December 29, 2022

Loss of Hinman Glacier, North Cascade Range 1958-2022

Posted by Mauri Pelto

Himan Glacier in 1958 USGS map and in 2022 Sentinel 2 False Color image. The three ice masses with an area greater than 0.01 km² are indicated.

Hinman Glacier had descended the northwest flank of Mount Hinman in the North Cascades, Washington and based on 1958 aerial photographs, Hinman Glacier the USGS had listed this as the largest glacier in the North Cascades south of Glacier Peak with an area of 1.3 km² (Post el al 1971). In 2022 the glacier is gone with the largest relict fragment of ice at 0.04 km². This is the story of this glaciers demise that as documented by the North Cascade Glacier Climate Project, that for 40 years has observed in the field the response of glaciers to climate change.

Hinman Glacier in 1988 with 4 distinct ice masses.

In the 1960’s the glacier extended from the ridge top of Mount Hinman at 2250 m to the bottom of the valley at 1675 m. In 1988, Hinman Glacier from the west was  a group of four separated ice masses that we surveyed. The amount of blue exposed that year indicates the glacier lacked a consistent accumumulation zone. This is indicative of a glacier that cannot survive (Pelto, 2010).  In 1992 we mapped the largest of these remaining ice masses at 0.12 km², this was another year with only pockets of blue ice left. In 1998 the glacier has a few areas of blue ice are seen, the glacier was 20% of its mapped size 0.25 km².

In 2005 we observed how thin the ice was including being able to see rock at the bottom of several crevasses  (see below). In 2006, from a Google Earth image,at this point the glacier is no longer detectable under the snowcover that persisted that summer, note the map outline and the gorgeous new “Hinman” Lake  The new lake is 1 km long. A 2009 view from the far end, north end of Lake Hinman up the valley and mountain side that was covered by the Hinman Glacier, now 90% gone. Each of the two larger ice masses from 1998 is now divided into at least two smaller portions. By 2022 the ice fragments have further diminished with the largest just 0.04 km2, less than 4% of its 1958 size. The tendency of this former glacier to be bare of snowcover by late August in many years, is what led to the rapid loss. This same story is playing out on Foss Glacier on the other side of the ridge, though not as quickly.

Hinman Glacier thin sections of ice fragmenting in 2005.

The loss of glacier area of this glacier and in the Skykomish River Basin has impacted summer runoff in the Skykomish River watershed. From 1958-2009 glacier area declined from 3.8 km² to 2.1 km²,  (Pelto, 2011), and in 2022 has further diminished to 1.7 km², a 55% reduction. We have monitored all four major glaciers in the basin Columbia, Foss,  Hinman and Lynch Glacier, the primary glaciers in the basin, declined in area by 25%, 70%, 95% and 40% respectively since 1958. Despite 15% higher ablation rates during the 1985-2022 period, the 55% reduction in glacier area led to a 40-50% reduction in glacier runoff between 1958 and 2022. The impact on the Skykomish River is evident.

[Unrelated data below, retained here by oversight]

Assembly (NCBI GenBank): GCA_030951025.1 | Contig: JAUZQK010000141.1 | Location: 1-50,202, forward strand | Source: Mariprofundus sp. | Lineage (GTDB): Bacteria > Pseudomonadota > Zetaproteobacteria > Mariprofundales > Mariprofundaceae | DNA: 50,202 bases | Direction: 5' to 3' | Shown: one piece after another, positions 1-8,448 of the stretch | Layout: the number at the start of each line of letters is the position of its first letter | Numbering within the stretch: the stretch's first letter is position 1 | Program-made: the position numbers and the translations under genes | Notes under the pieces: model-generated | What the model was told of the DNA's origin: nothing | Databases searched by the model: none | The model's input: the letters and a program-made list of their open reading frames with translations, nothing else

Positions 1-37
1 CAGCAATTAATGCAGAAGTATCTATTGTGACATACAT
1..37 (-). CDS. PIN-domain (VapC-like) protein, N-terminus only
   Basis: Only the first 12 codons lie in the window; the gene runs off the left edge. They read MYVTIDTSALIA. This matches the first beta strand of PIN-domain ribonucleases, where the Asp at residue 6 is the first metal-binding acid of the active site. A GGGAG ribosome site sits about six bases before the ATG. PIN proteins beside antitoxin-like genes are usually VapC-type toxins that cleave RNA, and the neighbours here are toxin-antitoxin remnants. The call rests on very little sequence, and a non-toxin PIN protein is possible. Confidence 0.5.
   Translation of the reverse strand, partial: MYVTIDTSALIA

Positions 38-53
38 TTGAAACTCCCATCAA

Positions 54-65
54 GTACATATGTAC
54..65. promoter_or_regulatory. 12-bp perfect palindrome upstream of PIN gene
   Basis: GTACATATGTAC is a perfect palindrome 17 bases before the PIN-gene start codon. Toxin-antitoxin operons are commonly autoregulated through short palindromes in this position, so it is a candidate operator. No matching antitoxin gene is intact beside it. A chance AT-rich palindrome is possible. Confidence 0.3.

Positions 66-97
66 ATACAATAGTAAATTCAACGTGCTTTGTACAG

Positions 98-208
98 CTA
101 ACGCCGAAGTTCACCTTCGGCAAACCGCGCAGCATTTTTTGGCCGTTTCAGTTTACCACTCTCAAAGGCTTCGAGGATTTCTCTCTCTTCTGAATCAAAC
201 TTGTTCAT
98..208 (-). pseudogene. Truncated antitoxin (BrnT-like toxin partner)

Glacier runoff on Hinman Glacier heading the Skykomish River. Streams like this used to drain across the glacier all summer long. Now they no longer exist to feed the Skykomish in late summer.

A key threshold of in-stream flow levels considered insufficient to maintain short term survival of fish stocks is below 10% of the mean annual flow (Tennant, 1976).   For the Skykomish River 10% of mean annual flow is 14 m3s-1.  In the Skykomish River from 1958-2021 there have been 363 melt season days with discharge below 14 m3s-1.  Of these only three occurred before 1985, and 67% have occurred since 2003. The loss of 55% of the glacier runoff is a key reason for the onset of critical low flow days. Of more concern for aquatic life is the occurrence of extended periods of low flow (Tennant, 1976). From 1929-2021 in the Skykomish River basin there have been 12 years where streamflow dropped below 14 m3s-1 for 10 consecutive days during the melt season, 1986, 1987, 1992, 1998,  2003, 2005, 2006, 2007, 2015, 2017, 2019, 2021 and 2022.  Precipitation has not declined during this interval, hence earlier snowmelt, reduced glacier runoff and greater evapotranspiration must be causing the increase in late summer low flow periods.

In 2022 a cool start to summer allowed snowpack to persist in the basin into August. Runoff was strong from Columbia Glacier on Aug.1 as we forded the outlet stream, see below. By September glaciers represented the main area of melt. An extended warm period extending into October led to persistent low flow conditions, below 495 cfs (14 m³/sec), from Sept 9.-Oct. 20.

The former Himan Glacier from the new”Hinman” Lake that has formed since 1958 with glacier retreat, 3 small ice patches remain in this 2009 view.

Hinman Glacier basin in 2006 Google Earth view, with “Hinman Lake”.

Himan Basin in Open Elevation map and in 2022 Sentinel 2 False Color image. 

Streamflow and temperature in the Skykomish River at the USGS site at Gold Bar. Period of low flow begins after flow drops below ~500 CFS.


Fording headwaters of North Fork Skykomish, which is the runoff from Columbia Glacier, on 8-1-2022.